[aprssig] Draft Copy of Thesis on APRS

Kenneth Finnegan kennethfinnegan2007 at gmail.com
Sat Dec 13 18:38:07 CST 2014


Viscous delay digipeating is a very different concept than the APRS dedup
behavior. If you set the dedup timer to be 4-6 seconds, and there happens
to be any viscous digis on the network, it would disastrously double the
network load.

Viscous delay is relatively controversial. I haven't been able to even
convince myself that it is definitely a good thing.

I don't follow the argument for why you would want to allow identical
packets through the network more often than every 30 seconds. What's the
advantage of allowing repeated packets every 6 seconds on RF?

Kenneth Finnegan, W6KWF
On Dec 12, 2014 8:51 AM, "David Huff" <david.huff at rockwellcollins.com>
wrote:

> "6.3 Deduplication Behavior
> As the APRS network grew and the density of digipeaters and stations
> increased in the late
> 1990s and early 2000s, it became increasingly important that digipeaters
> don't \ping-pong"
> packets between themselves.
> To prevent this, a new behavior was implemented in digipeaters where an
> "aging hash table" was used to store a hash of each
> packet for a limited length of time *(this period is never formally
> specif ed, so the author suggests 30 seconds be used as it is a popular
> choice)."*
>
> I was under the impression the deduplication hash was specified as
> recommended 4-8 seconds in APRX <
> http://wiki.ham.fi/Viscous_APRS_Digipeater>, and determined by DWAIT in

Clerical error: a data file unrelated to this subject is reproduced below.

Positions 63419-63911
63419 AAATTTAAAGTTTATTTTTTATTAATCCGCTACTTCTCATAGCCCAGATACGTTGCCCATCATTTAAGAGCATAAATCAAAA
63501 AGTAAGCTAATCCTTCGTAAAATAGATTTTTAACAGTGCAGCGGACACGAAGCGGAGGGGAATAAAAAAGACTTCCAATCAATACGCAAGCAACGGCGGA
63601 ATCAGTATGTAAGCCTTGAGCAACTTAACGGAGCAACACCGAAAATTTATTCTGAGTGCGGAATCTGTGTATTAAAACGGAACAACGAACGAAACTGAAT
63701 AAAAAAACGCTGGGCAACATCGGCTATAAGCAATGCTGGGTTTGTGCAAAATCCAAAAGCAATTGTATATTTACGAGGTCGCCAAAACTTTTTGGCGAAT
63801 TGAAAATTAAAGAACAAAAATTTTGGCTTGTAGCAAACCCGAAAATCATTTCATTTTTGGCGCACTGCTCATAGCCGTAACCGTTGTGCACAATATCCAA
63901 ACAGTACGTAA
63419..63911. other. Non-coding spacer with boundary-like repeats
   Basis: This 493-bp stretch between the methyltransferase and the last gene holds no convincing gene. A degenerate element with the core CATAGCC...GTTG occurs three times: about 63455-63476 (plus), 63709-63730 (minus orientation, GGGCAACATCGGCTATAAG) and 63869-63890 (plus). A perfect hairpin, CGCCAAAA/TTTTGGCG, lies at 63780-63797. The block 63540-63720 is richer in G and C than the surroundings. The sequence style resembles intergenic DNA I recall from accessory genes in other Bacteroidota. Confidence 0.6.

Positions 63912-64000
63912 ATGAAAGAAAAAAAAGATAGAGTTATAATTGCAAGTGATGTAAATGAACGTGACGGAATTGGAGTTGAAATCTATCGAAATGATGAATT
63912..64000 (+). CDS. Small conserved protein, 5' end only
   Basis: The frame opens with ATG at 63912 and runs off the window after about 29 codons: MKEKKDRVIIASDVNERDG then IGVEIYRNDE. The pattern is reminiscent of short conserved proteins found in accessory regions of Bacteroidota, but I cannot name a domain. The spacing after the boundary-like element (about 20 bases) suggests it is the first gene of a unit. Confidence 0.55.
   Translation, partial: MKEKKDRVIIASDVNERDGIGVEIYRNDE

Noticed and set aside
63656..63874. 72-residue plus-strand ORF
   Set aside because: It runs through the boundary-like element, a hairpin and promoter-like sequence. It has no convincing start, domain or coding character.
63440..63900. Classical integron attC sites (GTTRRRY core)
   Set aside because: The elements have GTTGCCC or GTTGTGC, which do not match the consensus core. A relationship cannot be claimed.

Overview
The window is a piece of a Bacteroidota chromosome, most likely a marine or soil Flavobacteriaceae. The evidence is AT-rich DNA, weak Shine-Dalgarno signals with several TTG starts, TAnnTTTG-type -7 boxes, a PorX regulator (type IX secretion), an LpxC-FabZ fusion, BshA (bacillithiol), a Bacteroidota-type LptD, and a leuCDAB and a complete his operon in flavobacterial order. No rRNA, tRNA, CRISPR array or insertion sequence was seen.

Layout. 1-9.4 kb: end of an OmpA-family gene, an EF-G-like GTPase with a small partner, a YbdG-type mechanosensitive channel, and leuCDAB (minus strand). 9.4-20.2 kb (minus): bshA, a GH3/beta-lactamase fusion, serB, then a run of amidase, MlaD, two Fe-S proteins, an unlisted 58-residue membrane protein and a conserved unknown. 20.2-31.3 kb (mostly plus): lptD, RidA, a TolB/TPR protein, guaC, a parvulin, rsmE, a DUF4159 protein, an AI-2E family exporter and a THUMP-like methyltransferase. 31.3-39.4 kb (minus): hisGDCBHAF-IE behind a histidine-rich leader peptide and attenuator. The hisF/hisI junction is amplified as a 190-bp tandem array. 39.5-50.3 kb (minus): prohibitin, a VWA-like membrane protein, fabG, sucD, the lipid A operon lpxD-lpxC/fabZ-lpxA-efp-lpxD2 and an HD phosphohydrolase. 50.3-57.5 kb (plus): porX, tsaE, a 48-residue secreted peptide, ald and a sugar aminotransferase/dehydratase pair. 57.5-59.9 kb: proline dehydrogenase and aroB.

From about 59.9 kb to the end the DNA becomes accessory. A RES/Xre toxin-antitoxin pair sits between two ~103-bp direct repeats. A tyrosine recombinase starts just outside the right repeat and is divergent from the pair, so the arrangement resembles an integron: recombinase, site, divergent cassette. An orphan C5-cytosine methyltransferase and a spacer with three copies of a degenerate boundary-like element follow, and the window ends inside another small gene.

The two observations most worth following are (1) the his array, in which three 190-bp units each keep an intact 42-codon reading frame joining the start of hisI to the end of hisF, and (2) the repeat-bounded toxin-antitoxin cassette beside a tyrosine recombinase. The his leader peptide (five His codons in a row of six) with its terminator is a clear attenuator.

> other digipeaters. <
> http://www.tapr.org/pipermail/aprssig/2014-May/043331.html>.
>
> The 30 seconds here might be too long for RF.  The APRS-IS (internet)
> folks also have a duplication filter in the APRS-IS system that is about 30
> seconds.  I suggest you split the RF deduplication filter from the APRS-IS
> (internet) deduplication filter.  Section 6 is still mostly RF based ideas,
> therefore 30 seconds sounds high for RF.
>
> We have had many digipeaters store a position for too long before
> repeating it, which causes your position to "jump back and forth" as an
> example.  the internet duplication check should be separated from RF.
> Thanks
> Dave
> w0im
>
>
>
> On Wed, Dec 10, 2014 at 11:14 AM, Curt Mills <curt.we7u at gmail.com> wrote:
>>
>> Morse code ID:  I mentioned that because it is legal to do so, not
>> because it would be recommended.  You could also do an ID to no path,
>> which would also be legal.
>>
>> !DAO! extension:  It isn't implemented by a lot of packages.  We
>> haven't implemented it in Xastir yet.
>>
>> The nice thing about the SS aliases is that you can flood a state with
>> alerts intended just for that state.  Weather and Amber Alerts would
>> be two good instances.
>>
>> As far as Version 2.0 versus 2.2 of the spec:  Most of the TNC
>> implementations (not talking about APRS trackers) were done prior to
>> that, so only support 2.0.  I seem to remember that there were both
>> digipeater limits and changes to the flags in the new spec, which were
>> hotly debated after it came out (on the lists), and most chose to not
>> support 2.2 at the time.  So then most of the new tracker
>> implementations only supported 2.0 after that as well.
>>
>> Regarding the APRS spec again:  Version 1.0 was ratified.  Addendum
>> 1.1 was ratified (which consists of a bunch of web pages, a difficult
>> thing to get my head around WRT a spec).  Addendum 1.2 was not
>> ratified as far as I know, but there are several things in there that
>> have been implemented by later versions of APRS software.  So...  To
>> get your head around the entire spec, you need 1.0, 1.1, and maybe at
>> least parts of 1.2.  I think the addendums address a few of the
>> concerns in your paper.  !DAO! was in the addendums I think, so I'm
>> sure you've considered them.
>>
>> Good luck Friday!  Excellent paper by the way!
>>
>> --
>> Curt, WE7U
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>>
>
>
> --
> Thanks,
> Dave
>
> David.Huff at rockwellcollins.com
> CS Reliability, Maintainability, & Safety
> 319.295.8949
>
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>
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